*Kelvin Okafor with some of his works
“No way! This cannot be a drawing. It is a photograph,” Haba! Even a blind man can see that,” argued Mr. B as his friend tried to convince him that the image he was looking at is a piece of artwork.
This is the kind of argument that trails the works of Mr. Kelvin Okafor, a young talented Nigerian artist whose drawing, Adam, recently won the Catherine Petitgas Visitors’ Choice Prize for the most votes by the public in London for the National Open Art Competition. In this chat with Vanguard, Okafor speaks to Ebele Orakpo on how it all started, the driving force ,and says his love and passion for art just keeps him going. Excerpts:
Mr. Kelvin Okafor who was born on November 1, 1985 in London to Nigerian parents from Ibusa, Delta State, said as a child, he had always been fascinated with creativity. As a result, after his A-Levels at St Ignatius College, he went for a one year course in Foundation Art & Design at City & Guilds – London Art School. He then proceeded to Middlesex University where he bagged a B.A. Honours in Fine Art.
“Drawing has always been a burning desire of mine. I was 15 during my studies at St Ignatius College when I discovered I could draw to a noticeably skilful degree. It became apparent to me that I had a talent or skill to draw by the reactions of my teachers and peers.
I can comfortably work in any artistic medium such as sculpture, glass, printmaking, painting and casting, but it was the pencils I fell in love with. I focus solely on pencils because I want to master its technical use. And it’s also due to the fact that from a very young age, I’ve always found the pencil to be such a humble instrument. It amazed me that with only one shade of lead, you can create so many tones and textures, and almost create the illusion of colour,” he said.
My kind of art:
After graduating from the university, Okafor who had a burning desire to master his craft, went on to study the genre of his art which is Photo-realism. “I became fully intrigued and determined to create as such to the best of my ability. It‘s said that ‘A true artist draws from life, not from a photograph reference.’ As an aspiring ‘Photo-realistic artist’, I do agree with this statement.
But what exactly is your definition of life which you create art from? Wouldn’t one agree that the artist’s aim, whether they be painter or sculptor, is to arrest motion (which I call life) and have it captured eternally so that every fresh pair of eyes that see it, relives it, and experiences that moment you captured as motion (life)?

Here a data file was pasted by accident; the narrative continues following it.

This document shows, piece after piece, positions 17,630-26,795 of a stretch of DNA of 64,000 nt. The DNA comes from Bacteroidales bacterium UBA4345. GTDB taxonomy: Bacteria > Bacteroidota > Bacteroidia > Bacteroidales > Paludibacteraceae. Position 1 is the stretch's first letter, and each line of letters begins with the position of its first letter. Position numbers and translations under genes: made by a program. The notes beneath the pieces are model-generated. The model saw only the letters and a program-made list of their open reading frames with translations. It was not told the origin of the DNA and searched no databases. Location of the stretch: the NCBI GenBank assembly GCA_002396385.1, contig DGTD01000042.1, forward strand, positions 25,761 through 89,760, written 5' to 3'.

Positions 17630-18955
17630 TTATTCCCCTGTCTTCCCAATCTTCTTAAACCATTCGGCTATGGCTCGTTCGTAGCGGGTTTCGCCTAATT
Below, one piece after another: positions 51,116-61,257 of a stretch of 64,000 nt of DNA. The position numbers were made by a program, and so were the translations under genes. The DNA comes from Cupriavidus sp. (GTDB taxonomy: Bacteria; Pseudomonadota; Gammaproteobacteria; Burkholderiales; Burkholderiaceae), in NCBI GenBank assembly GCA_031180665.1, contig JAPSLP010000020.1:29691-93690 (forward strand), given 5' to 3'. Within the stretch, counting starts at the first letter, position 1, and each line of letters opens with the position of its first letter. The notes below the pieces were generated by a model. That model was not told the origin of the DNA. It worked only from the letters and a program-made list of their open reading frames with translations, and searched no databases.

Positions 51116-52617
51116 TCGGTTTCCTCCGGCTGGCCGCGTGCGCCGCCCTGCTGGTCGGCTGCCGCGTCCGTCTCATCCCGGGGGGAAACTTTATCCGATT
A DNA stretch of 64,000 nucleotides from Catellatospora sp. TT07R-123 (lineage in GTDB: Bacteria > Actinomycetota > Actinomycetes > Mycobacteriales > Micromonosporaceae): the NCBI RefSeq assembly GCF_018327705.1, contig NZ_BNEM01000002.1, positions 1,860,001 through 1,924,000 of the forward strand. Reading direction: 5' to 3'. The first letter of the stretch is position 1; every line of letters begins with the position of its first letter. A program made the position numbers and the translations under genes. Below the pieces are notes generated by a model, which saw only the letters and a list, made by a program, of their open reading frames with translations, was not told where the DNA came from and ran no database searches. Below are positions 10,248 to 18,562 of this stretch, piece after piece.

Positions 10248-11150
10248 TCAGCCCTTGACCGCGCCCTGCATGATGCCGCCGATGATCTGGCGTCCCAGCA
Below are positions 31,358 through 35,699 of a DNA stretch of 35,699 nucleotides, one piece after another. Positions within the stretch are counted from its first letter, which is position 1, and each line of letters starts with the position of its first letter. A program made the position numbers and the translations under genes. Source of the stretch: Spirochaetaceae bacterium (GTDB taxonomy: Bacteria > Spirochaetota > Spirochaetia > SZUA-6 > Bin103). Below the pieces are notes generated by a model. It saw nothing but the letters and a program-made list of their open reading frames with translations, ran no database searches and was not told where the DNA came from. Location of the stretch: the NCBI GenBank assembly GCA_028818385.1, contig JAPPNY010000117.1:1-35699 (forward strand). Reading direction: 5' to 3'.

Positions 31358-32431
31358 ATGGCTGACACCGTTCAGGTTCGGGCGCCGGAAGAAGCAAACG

I consider myself a very precise pencilled artist. Working from reference photos is of great help to me, especially when drawing a person as a subject model. With a camera, you capture an expression/motion – a moment in time which can be used as tangible proof of the exactness of that moment.
“The photo can be used as a source of inspiration. When drawing from a photo, an artist has the opportunity and the option to make an exact replica, or loosely use the photo as a guide to depict an emotion which they would want pronounced, projected or exaggerated.
The emotion could be sensitivity, a sense of presence, personality, mood or character. Working from ‘life,’ you can achieve the same results and even more since you are viewing things in first person. “But working ample amounts of time on a detailed work of , the exactness of light, composition and presence will change. And that exactness you wanted to capture will suffer in terms of proportion and tonal value.”
“Progression inspires and motivates me, not just as an artist, but as a human being. Productivity makes me happy, being able to produce and create art for people to engage with. To prompt and arouse emotions, making people feel inspired and encouraged is what gives me great joy and satisfaction, and in turn, inspires me to keep creating,” said Okafor.
“Personally, I don’t think I have mastered my craft or ever will live to see it mastered. It’s like the term ‘Perfection.’ Perfection is an illusion. But as an artist and even in my personal life, I strive on doing and being the best I can to the things I love. I set goals and standards which would seem unreal to accomplish or achieve. But it’s not achieving the goal that is important to me; it’s the efforts and what it will make of me to achieve it.”
About the last award:
Okafor’s painting, Adam, did not only win The Catherine Petitgas Visitors’ Choice Prize, it has been selected to represent the National Open Art Competition at the Works on Paper/Watercolour Fair at the London Science Museum from January 31 to February 3, 2013.
Exhibitions so far:
“I have recently exhibited my artworks at two prestigious exhibitions in the UK this year. The Mall Galleries for the Threadneedle Prize Exhibition and National Open Art Competition with four exhibitions at: The Minerva Theatre, The Prince’s Foundation, Pallant House and The Science Museum.”